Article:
Dell is focusing on emerging markets such as India, anticipating some softness in global markets, a company executive said Thursday. The company has rolled out its first brand campaign in the Indian market.
In an economic downturn, marginal competitors including makers of unbranded PCs and small regional players will be eliminated, giving Dell an opportunity to gain market share, Mark Jarvis, Dell's chief marketing officer told reporters in Bangalore.
Besides India, the company expects high growth from Brazil, Russia, China, and some 10 other countries.
During an economic downturn, some customers are likely to look at IT as giving them a competitive edge, and not just as a cost, Jarvis said.
India's PC market grew 8.1 percent in the second quarter of this year to 2 million units, according to research firm IDC India. While shipments of desktop PCs declined by 2.4 percent over shipments in the same quarter last year, shipments of notebook PCs increased by 51.2 percent. Hewlett-Packard had the largest share of the market.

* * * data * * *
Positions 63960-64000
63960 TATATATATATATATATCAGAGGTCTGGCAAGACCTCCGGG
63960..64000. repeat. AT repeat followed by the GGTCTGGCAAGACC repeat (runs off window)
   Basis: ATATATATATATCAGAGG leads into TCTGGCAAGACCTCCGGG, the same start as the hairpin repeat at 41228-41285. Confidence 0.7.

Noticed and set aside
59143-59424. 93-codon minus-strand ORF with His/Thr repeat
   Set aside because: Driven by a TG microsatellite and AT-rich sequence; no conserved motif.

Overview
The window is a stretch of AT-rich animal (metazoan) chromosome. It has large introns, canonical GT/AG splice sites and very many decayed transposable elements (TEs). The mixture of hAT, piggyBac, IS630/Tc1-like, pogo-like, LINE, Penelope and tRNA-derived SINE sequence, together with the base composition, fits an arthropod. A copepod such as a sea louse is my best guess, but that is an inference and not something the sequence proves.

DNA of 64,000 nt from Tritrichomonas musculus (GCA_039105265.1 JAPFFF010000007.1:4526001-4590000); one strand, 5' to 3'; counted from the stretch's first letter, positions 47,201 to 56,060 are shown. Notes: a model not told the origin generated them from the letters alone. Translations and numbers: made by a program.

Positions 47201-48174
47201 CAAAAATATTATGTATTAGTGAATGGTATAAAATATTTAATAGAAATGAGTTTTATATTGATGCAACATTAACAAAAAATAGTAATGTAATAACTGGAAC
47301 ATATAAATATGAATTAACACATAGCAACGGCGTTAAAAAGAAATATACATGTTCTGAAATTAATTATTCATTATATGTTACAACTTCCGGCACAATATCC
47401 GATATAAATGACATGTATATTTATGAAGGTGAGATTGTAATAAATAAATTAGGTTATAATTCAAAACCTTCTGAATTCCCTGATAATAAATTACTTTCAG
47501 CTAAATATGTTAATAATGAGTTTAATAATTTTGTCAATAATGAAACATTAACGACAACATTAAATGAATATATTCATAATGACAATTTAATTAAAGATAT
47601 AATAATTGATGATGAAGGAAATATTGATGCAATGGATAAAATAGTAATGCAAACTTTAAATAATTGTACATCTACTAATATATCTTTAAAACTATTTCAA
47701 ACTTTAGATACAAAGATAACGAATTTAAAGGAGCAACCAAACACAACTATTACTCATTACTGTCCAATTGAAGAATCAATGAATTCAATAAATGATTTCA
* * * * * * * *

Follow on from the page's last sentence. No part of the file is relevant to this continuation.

Buyers in India are cautious and it is not clear whether it is a temporary issue, or a sign of a deeper, long-term trend in the PC market, IDC said in September.
Dell is rolling out its first brand campaign in India, focusing on the use of Dell's technology by some key entrepreneurs in India. The new campaign will run on newspapers, billboards, and mobile SMS (short message service) and has top entrepreneurs from the IT industry and a film maker endorsing Dell products.
The company has so far advertised its products in India rather than its brand, Jarvis said. A survey by the company found that the Dell brand was not very visible in the SMB (small and medium-size business) segment of the Indian market, he added.
The SMB segment in India is a relatively untapped market for Dell, according to the company.
Dell is putting its marketing budget in its fastest growing markets, said Jarvis. He did not disclose how much the company was spending on the new brand-building campaign.
Localized versions of the campaign will be rolled out in other emerging markets, Jarvis said.